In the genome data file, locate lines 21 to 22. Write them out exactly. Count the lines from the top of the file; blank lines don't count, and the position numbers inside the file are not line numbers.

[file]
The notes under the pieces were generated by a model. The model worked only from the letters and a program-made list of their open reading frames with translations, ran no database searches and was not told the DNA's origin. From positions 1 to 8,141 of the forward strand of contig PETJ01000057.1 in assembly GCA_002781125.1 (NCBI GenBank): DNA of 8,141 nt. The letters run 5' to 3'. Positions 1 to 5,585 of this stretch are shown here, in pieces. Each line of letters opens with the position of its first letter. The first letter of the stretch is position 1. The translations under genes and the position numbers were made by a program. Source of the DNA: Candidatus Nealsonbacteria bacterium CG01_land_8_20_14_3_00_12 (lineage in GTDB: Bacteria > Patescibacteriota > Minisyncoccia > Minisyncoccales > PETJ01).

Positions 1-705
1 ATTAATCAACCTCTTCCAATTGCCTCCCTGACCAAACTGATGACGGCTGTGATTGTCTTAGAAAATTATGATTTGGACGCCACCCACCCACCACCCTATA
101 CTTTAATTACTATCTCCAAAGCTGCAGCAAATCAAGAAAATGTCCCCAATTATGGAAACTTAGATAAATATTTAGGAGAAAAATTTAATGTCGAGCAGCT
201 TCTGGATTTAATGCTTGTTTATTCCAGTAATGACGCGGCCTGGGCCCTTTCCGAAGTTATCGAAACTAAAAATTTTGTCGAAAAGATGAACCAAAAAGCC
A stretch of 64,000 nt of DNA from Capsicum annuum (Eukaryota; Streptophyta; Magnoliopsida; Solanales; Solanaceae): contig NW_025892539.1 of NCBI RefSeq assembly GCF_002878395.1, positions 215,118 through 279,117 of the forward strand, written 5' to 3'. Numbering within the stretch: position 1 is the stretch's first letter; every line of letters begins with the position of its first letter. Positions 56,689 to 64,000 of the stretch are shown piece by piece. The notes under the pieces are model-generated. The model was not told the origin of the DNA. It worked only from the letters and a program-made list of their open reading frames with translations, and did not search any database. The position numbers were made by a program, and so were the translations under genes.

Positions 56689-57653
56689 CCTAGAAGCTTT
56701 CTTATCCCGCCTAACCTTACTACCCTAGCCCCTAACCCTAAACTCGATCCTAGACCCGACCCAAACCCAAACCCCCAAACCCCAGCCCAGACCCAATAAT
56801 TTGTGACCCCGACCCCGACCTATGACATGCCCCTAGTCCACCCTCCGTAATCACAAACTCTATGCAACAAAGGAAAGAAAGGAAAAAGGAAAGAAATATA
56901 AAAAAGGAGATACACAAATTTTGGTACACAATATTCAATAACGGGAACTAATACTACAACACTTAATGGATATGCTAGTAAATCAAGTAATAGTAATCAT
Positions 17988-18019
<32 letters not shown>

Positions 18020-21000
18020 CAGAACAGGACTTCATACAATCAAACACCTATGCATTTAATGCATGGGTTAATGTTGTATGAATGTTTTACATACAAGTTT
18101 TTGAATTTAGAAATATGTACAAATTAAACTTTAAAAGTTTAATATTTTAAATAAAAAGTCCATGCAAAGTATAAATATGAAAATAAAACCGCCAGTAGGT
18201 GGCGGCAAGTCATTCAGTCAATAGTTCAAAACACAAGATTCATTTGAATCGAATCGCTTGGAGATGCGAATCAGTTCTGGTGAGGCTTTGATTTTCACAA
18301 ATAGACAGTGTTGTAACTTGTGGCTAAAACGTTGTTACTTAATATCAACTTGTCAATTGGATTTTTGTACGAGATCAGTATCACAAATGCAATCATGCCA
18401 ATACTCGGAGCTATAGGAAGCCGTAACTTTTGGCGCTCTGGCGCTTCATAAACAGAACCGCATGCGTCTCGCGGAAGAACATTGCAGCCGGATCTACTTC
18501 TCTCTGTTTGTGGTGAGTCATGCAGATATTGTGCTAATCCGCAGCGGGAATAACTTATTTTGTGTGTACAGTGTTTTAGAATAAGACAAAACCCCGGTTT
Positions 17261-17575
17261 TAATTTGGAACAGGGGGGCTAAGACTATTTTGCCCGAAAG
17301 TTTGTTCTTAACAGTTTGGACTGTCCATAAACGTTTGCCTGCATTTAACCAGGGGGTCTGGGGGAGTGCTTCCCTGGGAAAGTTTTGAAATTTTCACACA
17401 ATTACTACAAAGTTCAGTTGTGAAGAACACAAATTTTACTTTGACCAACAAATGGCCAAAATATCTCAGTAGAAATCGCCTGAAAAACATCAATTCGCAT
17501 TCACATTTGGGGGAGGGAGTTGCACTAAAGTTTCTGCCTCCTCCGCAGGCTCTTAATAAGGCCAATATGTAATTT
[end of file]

Positions 17261-17575
17261 TAATTTGGAACAGGGGGGCTAAGACTATTTTGCCCGAAAG